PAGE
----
If desired, the anion exchange materials can also include additives such as plasticizers to enhance the flexibility of films formed therefrom. Examples include gelatin and dibutyl phthalate.

Anion exchange materials (e.g., surfaces with bound quaternary ammonium ion groups) without further treatment (e.g., passivation) can be used in separation methods of the present invention, although they are generally nonselective. That is, they will remove the desired product (e.g., DNA sequencing ladders) as well as the undesired small molecules (e.g., dye terminators). If the concentration of the desired product is sufficiently large in a sample mixture, although the recovery would be quite low, it may be suitable for certain applications.

Preferably and advantageously, however, the anion exchange materials (e.g., bound quaternary ammonium ions) are partially coated with a negatively charged polymer, preferably a negatively charged polyelectrolyte. This partial passivation of the positive charges of the anion exchange material (e.g., quaternary ammonium ion groups) by the negatively charged polymer results in the remaining positively charged sites to be available for binding of small molecules through exchange with the counterions (typically with chloride ions). As a result, the surface is more selective, which provides better recovery as well as reproducibility. Significantly, passivation can also render water-soluble anion exchange materials suitable for use with aqueous sample mixtures, for example, by anion exchange and precipitation.

Suitable negatively charged polymers include those with multiple charges per molecule or with one or more charged end groups. For example, the negatively charged polymer can be a polyalkylene oxide (preferably, polyethylene oxide, polypropylene oxide, polyethylen-propylene oxide) with a negatively charged end group such as a carboxylate, as well as silanes and polyethylene glycol silanes functionalized with a negatively charged end group.

Preferred negatively charged polymers are molecules, typically macromolecules, in which a substantial portion of the constitutional units carry a charge when dissolved in an ionizing solvent. Suitable negatively charged polyelectrolytes are those that typically have molecular weights above 10,000, and preferably have low non-specific binding to components in a biological mixture. Suitable examples include a polystryene sulfonic acid (e.g., poly(sodium 4-styrenesulfonate) or PSSA), polyvinyl phosphonic acid, polyvinyl boric acid, polyvinyl sulfonic acid, polyvinyl sulfuric acid, polystyrene phosphonic acid, polyacrylic acid, polymethacrylic acid, lignosulfonate, carrageenan, heparin, chondritin sulfate, and salts or other derivatives thereof. Various combinations of these can be used if desired.

The negatively charged polymer (e.g., polyelectrolyte) is present on the anion exchange material such that it only partially (i.e., not completely) blocks the positively charged species. Preferably, it is present in an amount of at least about 0.015 microgram (μg), and more preferably, at least about 0.03 milligram (mg), per 1735 mm2 surface area. The upper limit to the amount of negatively charged polymer is dependent on the number of active groups in the anion exchange material. Generally, there is no upper limit as long as all the active anion exchange groups are not blocked by the polymer, i.e., are still available for binding of small molecules. Typically, a polymer is present on the anion exchange material in an amount of no greater than about 5 mg per 1735 mm2 surface area, and more often, no greater than about 1 mg per 1735 mm2 surface area, although it could be much higher (e.g., 100 mg per 1735 mm2 surface area).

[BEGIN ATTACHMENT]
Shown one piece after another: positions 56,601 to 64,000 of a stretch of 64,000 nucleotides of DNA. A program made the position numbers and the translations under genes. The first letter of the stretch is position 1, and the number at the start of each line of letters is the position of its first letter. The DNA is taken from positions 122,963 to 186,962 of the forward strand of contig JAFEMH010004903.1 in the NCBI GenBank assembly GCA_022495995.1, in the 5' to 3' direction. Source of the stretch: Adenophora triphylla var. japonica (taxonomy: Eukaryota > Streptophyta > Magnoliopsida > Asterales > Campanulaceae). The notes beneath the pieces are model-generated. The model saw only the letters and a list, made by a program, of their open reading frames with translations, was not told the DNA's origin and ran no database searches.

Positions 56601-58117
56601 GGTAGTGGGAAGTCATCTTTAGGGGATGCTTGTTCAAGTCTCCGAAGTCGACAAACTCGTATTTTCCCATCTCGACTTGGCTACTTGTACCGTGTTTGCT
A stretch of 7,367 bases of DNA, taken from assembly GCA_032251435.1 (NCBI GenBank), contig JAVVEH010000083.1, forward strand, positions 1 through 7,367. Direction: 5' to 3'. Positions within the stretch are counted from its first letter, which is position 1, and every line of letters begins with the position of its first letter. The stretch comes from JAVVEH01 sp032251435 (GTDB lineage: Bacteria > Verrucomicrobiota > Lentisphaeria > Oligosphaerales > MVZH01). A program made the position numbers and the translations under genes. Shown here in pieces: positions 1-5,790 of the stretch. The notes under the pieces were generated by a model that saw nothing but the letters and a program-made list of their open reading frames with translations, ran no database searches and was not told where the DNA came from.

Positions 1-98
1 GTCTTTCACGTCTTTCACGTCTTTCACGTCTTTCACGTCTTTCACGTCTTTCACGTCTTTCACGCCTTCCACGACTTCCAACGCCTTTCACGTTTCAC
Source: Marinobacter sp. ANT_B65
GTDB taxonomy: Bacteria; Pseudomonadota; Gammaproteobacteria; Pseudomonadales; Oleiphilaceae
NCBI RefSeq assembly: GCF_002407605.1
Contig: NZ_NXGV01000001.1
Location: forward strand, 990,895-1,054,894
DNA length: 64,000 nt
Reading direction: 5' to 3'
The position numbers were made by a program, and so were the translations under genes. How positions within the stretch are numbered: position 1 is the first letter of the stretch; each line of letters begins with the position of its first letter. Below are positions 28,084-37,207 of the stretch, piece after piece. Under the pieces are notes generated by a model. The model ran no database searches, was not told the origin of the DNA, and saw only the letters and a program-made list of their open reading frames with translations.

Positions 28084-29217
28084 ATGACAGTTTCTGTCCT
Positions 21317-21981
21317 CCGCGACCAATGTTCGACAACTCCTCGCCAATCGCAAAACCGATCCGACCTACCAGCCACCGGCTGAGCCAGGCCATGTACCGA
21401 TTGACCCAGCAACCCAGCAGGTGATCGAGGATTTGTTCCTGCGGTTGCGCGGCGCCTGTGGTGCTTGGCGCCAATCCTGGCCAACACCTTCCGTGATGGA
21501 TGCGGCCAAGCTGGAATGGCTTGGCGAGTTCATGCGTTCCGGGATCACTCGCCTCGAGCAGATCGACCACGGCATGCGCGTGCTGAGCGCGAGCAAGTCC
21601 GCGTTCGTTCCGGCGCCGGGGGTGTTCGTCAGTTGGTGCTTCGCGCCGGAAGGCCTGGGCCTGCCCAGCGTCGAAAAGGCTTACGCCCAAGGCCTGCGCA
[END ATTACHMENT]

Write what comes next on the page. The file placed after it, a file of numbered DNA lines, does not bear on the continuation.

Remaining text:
The negatively charged polymer is typically applied as an aqueous solution to the anion exchange material (e.g., surface having bound quaternary ammonium ion groups thereon). The preferred challenge concentration (i.e., the concentration of the solution) of the negatively charged polymer is chosen to provide maximum recovery of the desired product (e.g., DNA), preferably with substantially complete removal of dye-containing small organic molecules. Typically, it has been found that a challenge concentration of at least about 0.0001 percent by weight (wt-%) in deionized water (for a sample of material being coated having about 434 mm2 surface area) provides suitable recovery values. Increasing recovery generally occurs with higher challenge concentrations; however, when the challenge concentration exceeds a threshold value (e.g., 1.0 wt-% for a sample of material being coated having about 434 mm surface area), dye-containing small organic molecules can be incompletely removed. Although this results in good signal intensity, poor quality of sequencing chromatograms, for example, can occur.

In addition to improving product (e.g., DNA) recovery, passivation with the negatively charged polymer can alter the time taken for sample processing (e.g., PCR or sequencing reaction mixture clean-up). For example, in the case of commercially available PES membranes, higher challenge concentrations (e.g., higher than about 0.03 wt-% for a sample being coated having about 434 mm2 surface area) of a polymer such as a polyelectrolyte can result in longer times for substantially complete removal of dye-containing small organic molecules. Relatively long processing (e.g., clean-up) times (e.g., about 10-15 minutes) can be useful for manual processing of many sample mixtures; however, in a microfluidic device, it is advantageous to reduce processing times. Thus, lower challenge concentrations (e.g., no greater than about 0.005 wt-% for a sample being coated having about 434 mm2 surface area) of a polymer such as a polyelectrolyte are preferred for such applications.